The launch of vsociety, a social network for security professionals that intends to facilitate peer-to-peer networking and open source collaboration on vulnerability research, was announced by Vicarius during the Black Hat USA 2022 conference. The vsociety community has established itself as a valuable research hub in the short period since its founding, with numerous original research articles published exclusively to the cybersecurity social network. One of these, a novel proof-of-concept exploit aimed at the Google SLO-Generator, submitted by the anonymous user ‘M,’ describes how to exploit it as well as how to fix and patch it.
“Knowledge sharing is critical to ensure growth of the Infosec community, and with vsociety’s community model and intuitive design, it is the best place to publish original research,” said ‘M’, researcher.
Vicarius emphasises the necessity for an open source platform that is not directly impacted by a specific solution or user group, thereby fully democratising information awareness surrounding security research as a whole. The concept of vendor user communities is not particularly original. The site promotes original security research and discussion on relevant topics, enabling users to gain from the revelation of unique vulnerabilities and build relationships with their peers.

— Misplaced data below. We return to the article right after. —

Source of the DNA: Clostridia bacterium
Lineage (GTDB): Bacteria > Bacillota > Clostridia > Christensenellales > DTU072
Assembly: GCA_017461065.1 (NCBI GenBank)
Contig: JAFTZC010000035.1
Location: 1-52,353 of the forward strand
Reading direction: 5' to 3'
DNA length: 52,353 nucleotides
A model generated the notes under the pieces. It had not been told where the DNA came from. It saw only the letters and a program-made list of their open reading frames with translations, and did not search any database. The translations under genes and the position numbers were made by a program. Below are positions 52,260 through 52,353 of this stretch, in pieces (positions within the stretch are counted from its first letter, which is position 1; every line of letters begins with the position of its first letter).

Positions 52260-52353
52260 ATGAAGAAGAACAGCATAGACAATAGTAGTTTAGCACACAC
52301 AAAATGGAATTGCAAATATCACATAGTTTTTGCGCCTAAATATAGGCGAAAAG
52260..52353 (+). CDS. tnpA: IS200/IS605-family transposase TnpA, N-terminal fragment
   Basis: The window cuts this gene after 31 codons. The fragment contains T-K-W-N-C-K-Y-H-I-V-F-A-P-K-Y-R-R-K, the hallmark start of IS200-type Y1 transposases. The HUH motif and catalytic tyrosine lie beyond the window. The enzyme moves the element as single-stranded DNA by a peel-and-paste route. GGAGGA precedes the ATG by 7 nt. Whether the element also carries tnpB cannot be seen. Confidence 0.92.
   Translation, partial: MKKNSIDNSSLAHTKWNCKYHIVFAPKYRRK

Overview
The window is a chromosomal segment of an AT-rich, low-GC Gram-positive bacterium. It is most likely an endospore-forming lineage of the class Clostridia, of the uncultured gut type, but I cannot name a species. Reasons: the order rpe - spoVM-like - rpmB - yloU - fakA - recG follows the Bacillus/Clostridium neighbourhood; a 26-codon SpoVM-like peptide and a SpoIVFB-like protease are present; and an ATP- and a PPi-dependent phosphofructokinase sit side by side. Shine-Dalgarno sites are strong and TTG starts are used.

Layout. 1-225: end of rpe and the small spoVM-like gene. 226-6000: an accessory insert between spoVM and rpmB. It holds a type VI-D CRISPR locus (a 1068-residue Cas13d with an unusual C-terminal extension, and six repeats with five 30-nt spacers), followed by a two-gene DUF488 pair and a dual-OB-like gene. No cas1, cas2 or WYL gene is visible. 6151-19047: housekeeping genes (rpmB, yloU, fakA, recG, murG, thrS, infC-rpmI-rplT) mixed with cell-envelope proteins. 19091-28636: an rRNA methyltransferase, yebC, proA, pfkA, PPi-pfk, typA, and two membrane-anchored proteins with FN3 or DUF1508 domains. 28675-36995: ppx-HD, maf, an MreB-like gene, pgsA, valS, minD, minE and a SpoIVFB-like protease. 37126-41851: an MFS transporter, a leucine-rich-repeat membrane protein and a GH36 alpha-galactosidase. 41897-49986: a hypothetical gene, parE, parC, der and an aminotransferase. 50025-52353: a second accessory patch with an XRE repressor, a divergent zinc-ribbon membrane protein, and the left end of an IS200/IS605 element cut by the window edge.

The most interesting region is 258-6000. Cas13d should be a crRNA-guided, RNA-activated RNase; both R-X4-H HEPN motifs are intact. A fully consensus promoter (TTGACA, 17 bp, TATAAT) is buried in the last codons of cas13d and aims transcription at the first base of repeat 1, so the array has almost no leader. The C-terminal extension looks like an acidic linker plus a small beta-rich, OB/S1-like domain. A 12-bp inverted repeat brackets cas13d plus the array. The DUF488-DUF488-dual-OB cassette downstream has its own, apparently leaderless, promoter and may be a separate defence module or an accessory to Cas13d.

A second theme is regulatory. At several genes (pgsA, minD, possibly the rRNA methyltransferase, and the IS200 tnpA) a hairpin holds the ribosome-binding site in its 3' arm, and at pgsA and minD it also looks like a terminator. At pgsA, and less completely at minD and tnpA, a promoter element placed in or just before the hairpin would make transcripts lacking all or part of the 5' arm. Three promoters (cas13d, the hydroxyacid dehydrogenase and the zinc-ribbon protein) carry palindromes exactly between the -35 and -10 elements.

Users can create content, participate in discussions about hot security concerns, and provide solutions, insights, and analysis on user generated content by registering for a free account. Additionally, the vsociety feed is continuously updated with the most recent Critical Vulnerabilities and Exposures (CVEs) in real-time, enabling users to post condensed, human-readable descriptions of recently discovered vulnerabilities for the community to consume – as well as remediation scripts to thwart them.
It is important to note that individuals interested in conducting large-scale cyberattacks and malevolent actors have historically used the strength of organisation to carry out their activities. Assraf thinks it’s time to implement similar tactics to strengthen the security response.
“We created vsociety to strengthen the bonds between DevSecOps, sysadmins, security engineers, and researchers, encouraging participation from every subsector. We hope this leads to more discoveries and strategies to push our industry forward. Ultimately, we’re strongest when we share information and work together to make our digital world a safer place.”, Assraf continued.
Numerous talks with security researchers who highlighted a desire for a vendor-free community space where they could collaborate to find solutions led to the creation of vsociety. The founders emphasise that the community is free from vendor interference and is governed by its members. Users can post user-generated remediation scripts for the good of the larger community, and content and debates remain neutral.